In the Netherlands, biological trickling filters without chemical pre-oxidation are generally applied to treat anaerobic groundwater, containing methane, iron, ammonium and manganese. Previous research showed that all compounds can be removed in one filter step and that not only the ammonia oxidation (by nitrification), but also the iron oxidation is often a biological process, despite oxygen saturated conditions and neutral pH. However, the optimal conditions for each process differs. In this paper, we report the preliminary results of a demonstration plant (40 m3 h–1) with two consecutive trickling filtration steps. The first highly loaded filter removed 1–1.5 ppm of methane and 5–6 ppm of iron with filtration rates up to 30 m h−1. The second filter step removed 5–6 ppm of ammonium and 0.5–0.6 ppm of manganese virtually completely at 2 m h−1. Quantitative (real time) polymerase chain reaction (qPCR) indicated that the growth of methane-oxidizing bacteria was marginal, but biological iron oxidation by Gallionella bacteria accounted for a quarter to over half of the total iron conversion.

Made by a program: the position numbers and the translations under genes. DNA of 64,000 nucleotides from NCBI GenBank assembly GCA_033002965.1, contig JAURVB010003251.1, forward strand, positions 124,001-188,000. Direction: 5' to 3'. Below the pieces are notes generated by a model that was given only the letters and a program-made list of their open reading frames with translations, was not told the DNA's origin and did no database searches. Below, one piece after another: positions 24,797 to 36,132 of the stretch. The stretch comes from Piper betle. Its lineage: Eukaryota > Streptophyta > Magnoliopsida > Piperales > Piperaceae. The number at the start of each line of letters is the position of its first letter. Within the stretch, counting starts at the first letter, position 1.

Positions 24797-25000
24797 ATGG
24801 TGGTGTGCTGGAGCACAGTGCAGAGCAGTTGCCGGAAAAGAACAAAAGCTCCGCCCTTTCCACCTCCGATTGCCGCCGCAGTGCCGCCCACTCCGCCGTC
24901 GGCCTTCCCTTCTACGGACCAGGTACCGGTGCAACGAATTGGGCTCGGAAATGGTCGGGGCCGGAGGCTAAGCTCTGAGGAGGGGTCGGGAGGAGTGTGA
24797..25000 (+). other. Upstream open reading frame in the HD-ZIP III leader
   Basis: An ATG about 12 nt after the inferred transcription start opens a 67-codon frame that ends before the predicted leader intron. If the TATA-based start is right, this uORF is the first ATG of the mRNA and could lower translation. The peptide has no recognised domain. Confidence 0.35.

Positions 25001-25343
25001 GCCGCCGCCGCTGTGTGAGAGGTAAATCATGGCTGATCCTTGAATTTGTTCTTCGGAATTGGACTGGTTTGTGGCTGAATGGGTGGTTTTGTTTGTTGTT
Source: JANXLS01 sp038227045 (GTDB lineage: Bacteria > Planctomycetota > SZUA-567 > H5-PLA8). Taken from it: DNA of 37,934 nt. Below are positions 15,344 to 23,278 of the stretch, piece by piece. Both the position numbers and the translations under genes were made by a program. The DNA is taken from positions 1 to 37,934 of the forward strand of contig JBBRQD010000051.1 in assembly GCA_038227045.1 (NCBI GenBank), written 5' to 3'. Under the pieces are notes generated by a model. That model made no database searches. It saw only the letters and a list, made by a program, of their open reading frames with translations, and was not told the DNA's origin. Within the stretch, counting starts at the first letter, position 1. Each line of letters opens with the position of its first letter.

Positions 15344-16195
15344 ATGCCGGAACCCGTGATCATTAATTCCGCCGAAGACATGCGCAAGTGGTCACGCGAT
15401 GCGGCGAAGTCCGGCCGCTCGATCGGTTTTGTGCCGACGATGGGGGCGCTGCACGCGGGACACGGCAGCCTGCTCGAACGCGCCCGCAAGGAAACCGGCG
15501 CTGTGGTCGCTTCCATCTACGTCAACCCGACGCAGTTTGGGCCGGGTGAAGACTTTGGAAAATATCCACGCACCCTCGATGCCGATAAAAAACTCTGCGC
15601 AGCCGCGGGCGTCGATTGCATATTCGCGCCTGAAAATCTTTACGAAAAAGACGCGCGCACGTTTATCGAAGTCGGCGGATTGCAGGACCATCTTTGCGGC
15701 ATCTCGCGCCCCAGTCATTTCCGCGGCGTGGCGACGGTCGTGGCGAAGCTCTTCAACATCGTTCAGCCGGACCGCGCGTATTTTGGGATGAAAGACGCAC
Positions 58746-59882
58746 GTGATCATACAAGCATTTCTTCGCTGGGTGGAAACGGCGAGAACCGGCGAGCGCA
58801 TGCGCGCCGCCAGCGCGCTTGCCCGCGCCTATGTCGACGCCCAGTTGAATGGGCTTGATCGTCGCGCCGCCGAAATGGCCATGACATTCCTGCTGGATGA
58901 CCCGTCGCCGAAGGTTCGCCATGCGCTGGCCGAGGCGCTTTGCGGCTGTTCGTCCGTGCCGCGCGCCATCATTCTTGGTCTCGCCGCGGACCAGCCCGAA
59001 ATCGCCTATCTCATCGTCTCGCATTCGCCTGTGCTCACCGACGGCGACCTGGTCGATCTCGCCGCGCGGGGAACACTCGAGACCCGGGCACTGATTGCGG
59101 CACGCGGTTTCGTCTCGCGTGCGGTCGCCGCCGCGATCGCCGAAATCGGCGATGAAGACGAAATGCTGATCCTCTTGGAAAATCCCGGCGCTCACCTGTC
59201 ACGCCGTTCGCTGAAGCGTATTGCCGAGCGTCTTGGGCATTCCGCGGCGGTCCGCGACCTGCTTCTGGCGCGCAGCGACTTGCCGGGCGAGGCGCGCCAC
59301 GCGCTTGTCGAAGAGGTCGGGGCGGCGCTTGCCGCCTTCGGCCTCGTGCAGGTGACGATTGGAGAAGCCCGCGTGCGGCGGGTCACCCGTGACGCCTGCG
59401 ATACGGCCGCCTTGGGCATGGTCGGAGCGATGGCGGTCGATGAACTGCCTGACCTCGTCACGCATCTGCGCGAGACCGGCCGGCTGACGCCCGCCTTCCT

Biological active groundwater filters: exploiting natural diversity
Weren W. J. M. de Vet, Willem Jan Knibbe, Luuk C. Rietveld, Mark C. M. van Loosdrecht; Biological active groundwater filters: exploiting natural diversity. Water Science and Technology: Water Supply 1 February 2013; 13 (1): 29–35. doi: https://doi.org/10.2166/ws.2012.076
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